A kinetic peptide fragmentation model for quantitative prediction of peptide CID spectra in an ion trap mass spectrometer has been reported recently. When applying the model to predict the CID spectra of large peptides, it was often found that the predicted spectra differed significantly from their experimental spectra, presumably due to noncovalent interactions in these large polypeptides, which are not considered in the fragmentation model. As a result, site-specific quantitative information correlated to the secondary/tertiary structure of an ionized peptide may be extracted from its CID spectrum. To extract this information, the kinetic peptide fragmentation model was modified by incorporating conformation-related parameters. These parameters are optimized for best fit between the predicted and the experimental spectrum. A conformational stability map is then generated from these conformation-related parameters. Analysis of a few bioactive α-helical peptides including melittin, glucagon and neuropeptide Y by this technique demonstrated that their stability maps in the gas phase correlate strongly to their secondary structures in the condensed phases. © 2006 American Society for Mass Spectrometry.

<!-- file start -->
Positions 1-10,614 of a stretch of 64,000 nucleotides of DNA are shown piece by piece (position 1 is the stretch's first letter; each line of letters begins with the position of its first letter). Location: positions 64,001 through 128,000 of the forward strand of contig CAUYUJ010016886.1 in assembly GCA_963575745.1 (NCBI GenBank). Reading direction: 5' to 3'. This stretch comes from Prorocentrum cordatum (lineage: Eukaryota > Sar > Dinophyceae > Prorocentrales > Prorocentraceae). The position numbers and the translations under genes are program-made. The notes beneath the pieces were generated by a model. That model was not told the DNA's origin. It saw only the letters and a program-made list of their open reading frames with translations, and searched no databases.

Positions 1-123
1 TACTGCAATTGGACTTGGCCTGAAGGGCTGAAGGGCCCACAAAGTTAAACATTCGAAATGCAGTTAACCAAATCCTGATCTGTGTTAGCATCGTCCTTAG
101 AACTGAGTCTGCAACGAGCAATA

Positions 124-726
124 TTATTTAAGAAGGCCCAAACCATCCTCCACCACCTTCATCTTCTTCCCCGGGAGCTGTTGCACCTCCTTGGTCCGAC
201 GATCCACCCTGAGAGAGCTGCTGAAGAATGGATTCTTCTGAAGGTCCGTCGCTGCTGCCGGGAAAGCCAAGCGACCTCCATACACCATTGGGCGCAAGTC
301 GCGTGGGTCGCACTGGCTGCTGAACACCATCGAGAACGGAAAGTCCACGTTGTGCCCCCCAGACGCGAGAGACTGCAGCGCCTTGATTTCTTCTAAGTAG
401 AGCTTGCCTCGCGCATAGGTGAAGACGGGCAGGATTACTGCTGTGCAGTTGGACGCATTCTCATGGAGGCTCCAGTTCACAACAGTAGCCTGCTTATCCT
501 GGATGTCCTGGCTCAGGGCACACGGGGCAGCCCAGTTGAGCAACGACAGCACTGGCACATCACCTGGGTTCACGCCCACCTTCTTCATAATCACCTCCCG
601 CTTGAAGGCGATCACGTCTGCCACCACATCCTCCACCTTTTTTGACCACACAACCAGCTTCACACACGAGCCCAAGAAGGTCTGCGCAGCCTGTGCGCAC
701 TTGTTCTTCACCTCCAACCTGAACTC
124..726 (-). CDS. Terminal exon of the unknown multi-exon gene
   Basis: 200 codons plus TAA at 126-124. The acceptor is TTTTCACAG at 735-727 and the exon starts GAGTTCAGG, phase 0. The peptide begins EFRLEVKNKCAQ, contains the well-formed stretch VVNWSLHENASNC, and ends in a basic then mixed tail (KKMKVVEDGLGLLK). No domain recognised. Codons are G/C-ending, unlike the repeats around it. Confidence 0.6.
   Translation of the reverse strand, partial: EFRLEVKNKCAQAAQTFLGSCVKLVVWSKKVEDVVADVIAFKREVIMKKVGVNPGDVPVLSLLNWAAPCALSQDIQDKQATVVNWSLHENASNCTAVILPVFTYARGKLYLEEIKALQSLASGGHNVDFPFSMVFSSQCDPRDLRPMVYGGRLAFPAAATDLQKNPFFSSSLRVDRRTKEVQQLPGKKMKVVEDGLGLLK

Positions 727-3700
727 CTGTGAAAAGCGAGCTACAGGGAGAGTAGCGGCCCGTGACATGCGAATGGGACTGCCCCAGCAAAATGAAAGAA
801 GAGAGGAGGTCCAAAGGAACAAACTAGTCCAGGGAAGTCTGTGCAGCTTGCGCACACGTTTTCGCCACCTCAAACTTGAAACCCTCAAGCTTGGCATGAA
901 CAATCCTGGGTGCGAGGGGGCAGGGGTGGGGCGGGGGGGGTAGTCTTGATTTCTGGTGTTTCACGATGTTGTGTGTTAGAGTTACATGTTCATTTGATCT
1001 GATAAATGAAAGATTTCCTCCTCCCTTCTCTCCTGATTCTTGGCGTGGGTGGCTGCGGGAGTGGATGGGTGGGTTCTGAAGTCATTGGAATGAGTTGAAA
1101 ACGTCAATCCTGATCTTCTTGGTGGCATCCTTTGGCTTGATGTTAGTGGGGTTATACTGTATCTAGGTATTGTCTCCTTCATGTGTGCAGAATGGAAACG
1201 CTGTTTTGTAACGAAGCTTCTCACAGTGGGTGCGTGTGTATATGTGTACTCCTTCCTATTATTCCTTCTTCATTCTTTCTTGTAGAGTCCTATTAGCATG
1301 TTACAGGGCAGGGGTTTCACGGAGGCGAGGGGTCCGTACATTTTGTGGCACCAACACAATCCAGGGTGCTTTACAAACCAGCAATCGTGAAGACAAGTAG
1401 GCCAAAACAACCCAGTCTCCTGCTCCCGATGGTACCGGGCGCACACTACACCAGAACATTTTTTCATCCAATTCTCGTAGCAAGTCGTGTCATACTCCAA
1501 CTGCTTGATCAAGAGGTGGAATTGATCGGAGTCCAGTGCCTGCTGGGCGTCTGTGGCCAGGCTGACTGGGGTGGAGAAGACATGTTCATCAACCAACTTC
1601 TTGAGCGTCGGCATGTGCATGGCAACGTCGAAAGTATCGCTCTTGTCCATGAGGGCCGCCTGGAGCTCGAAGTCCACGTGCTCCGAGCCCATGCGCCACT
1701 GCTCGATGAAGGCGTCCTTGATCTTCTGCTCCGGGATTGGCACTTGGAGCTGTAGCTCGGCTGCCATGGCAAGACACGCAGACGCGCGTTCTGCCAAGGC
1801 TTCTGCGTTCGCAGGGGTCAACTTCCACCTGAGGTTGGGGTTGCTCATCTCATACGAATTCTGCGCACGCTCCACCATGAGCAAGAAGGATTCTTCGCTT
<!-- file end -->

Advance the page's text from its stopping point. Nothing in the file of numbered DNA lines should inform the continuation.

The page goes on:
Zhang, Z., & Bordas-Nagy, J. (2006). Peptide Conformation in Gas Phase Probed by Collision-Induced Dissociation and Its Correlation to Conformation in Condensed Phases. Journal of the American Society for Mass Spectrometry, 17(6), 786–794. https://doi.org/10.1016/j.jasms.2006.02.016